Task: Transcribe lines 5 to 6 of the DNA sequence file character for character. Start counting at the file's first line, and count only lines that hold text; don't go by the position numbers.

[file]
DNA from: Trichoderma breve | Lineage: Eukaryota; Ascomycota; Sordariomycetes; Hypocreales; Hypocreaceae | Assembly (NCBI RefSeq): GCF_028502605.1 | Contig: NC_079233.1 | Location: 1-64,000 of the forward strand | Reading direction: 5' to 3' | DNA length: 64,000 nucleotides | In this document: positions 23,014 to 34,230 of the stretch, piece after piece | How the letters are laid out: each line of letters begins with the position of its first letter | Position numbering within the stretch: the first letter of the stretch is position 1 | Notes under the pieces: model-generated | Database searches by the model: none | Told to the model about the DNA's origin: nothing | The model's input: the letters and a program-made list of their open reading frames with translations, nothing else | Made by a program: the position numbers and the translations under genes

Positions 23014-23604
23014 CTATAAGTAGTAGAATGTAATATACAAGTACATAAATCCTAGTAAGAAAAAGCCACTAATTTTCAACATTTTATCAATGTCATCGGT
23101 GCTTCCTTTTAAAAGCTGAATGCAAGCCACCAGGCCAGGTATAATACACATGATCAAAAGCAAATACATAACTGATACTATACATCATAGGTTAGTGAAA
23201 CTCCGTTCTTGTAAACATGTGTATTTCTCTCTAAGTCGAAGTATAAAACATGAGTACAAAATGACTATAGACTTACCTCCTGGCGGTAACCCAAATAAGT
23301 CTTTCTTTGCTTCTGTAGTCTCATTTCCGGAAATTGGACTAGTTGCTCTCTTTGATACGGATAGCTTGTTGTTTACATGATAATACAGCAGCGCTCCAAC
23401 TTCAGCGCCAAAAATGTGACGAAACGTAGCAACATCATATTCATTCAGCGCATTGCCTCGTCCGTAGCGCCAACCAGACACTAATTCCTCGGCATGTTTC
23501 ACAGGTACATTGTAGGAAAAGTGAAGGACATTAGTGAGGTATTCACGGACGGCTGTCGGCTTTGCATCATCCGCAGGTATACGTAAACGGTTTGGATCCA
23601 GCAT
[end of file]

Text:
23201 CTCCGTTCTTGTAAACATGTGTATTTCTCTCTAAGTCGAAGTATAAAACATGAGTACAAAATGACTATAGACTTACCTCCTGGCGGTAACCCAAATAAGT
23301 CTTTCTTTGCTTCTGTAGTCTCATTTCCGGAAATTGGACTAGTTGCTCTCTTTGATACGGATAGCTTGTTGTTTACATGATAATACAGCAGCGCTCCAAC